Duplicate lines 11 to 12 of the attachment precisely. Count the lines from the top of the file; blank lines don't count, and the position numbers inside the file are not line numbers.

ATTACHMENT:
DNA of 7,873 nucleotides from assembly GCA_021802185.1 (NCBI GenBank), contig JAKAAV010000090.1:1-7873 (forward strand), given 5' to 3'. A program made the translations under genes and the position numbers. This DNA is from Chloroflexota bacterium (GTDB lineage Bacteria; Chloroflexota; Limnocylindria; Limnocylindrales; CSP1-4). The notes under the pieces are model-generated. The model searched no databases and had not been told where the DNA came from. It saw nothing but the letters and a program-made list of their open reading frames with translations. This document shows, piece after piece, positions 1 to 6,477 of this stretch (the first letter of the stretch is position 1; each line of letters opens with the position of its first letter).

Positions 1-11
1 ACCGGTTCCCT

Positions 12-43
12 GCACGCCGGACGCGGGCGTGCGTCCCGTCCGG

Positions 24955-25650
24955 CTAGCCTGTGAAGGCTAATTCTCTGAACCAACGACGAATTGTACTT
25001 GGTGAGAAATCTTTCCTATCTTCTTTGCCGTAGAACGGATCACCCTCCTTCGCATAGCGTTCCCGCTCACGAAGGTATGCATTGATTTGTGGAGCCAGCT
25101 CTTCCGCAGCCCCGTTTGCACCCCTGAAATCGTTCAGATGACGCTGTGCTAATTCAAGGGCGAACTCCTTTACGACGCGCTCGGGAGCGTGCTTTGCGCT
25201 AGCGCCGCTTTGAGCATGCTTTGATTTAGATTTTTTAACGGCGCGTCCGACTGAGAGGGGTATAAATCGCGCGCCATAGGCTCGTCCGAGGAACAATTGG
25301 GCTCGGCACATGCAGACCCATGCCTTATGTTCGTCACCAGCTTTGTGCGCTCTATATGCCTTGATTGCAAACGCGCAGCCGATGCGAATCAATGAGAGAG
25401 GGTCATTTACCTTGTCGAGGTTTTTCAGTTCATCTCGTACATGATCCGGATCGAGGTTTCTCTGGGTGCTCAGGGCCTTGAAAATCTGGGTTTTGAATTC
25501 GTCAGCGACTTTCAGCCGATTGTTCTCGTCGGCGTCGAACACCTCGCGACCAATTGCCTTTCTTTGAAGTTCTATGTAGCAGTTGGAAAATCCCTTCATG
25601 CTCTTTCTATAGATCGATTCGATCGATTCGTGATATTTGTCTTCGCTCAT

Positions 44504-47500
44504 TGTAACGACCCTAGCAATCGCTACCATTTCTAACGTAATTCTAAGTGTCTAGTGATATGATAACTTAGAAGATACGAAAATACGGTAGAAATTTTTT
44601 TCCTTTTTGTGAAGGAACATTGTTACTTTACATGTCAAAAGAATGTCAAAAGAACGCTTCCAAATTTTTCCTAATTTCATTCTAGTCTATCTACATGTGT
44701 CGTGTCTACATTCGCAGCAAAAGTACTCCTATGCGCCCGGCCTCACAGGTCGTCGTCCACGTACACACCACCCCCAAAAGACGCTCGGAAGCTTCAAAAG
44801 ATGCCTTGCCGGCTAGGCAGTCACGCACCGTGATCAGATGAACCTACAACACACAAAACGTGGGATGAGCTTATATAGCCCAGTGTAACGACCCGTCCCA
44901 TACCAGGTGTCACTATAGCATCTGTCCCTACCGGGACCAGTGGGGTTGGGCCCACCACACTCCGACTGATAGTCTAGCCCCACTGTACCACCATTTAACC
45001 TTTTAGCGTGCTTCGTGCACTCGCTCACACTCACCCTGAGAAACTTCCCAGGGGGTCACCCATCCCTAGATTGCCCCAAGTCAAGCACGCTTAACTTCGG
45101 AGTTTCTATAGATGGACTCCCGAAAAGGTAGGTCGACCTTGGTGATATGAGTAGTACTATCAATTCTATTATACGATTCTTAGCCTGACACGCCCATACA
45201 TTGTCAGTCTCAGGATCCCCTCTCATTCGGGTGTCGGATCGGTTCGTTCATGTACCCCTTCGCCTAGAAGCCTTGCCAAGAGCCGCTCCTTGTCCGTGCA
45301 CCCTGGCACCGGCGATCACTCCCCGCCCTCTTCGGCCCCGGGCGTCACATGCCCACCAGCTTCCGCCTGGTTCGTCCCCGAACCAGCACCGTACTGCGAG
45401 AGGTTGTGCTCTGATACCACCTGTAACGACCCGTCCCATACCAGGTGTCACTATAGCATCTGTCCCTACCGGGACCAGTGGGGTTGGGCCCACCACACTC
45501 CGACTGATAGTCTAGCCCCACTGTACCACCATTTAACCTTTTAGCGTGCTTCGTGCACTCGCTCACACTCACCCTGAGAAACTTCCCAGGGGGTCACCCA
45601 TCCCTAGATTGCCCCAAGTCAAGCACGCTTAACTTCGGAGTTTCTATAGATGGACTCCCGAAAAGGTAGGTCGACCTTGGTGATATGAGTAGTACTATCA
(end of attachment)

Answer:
25301 GCTCGGCACATGCAGACCCATGCCTTATGTTCGTCACCAGCTTTGTGCGCTCTATATGCCTTGATTGCAAACGCGCAGCCGATGCGAATCAATGAGAGAG
25401 GGTCATTTACCTTGTCGAGGTTTTTCAGTTCATCTCGTACATGATCCGGATCGAGGTTTCTCTGGGTGCTCAGGGCCTTGAAAATCTGGGTTTTGAATTC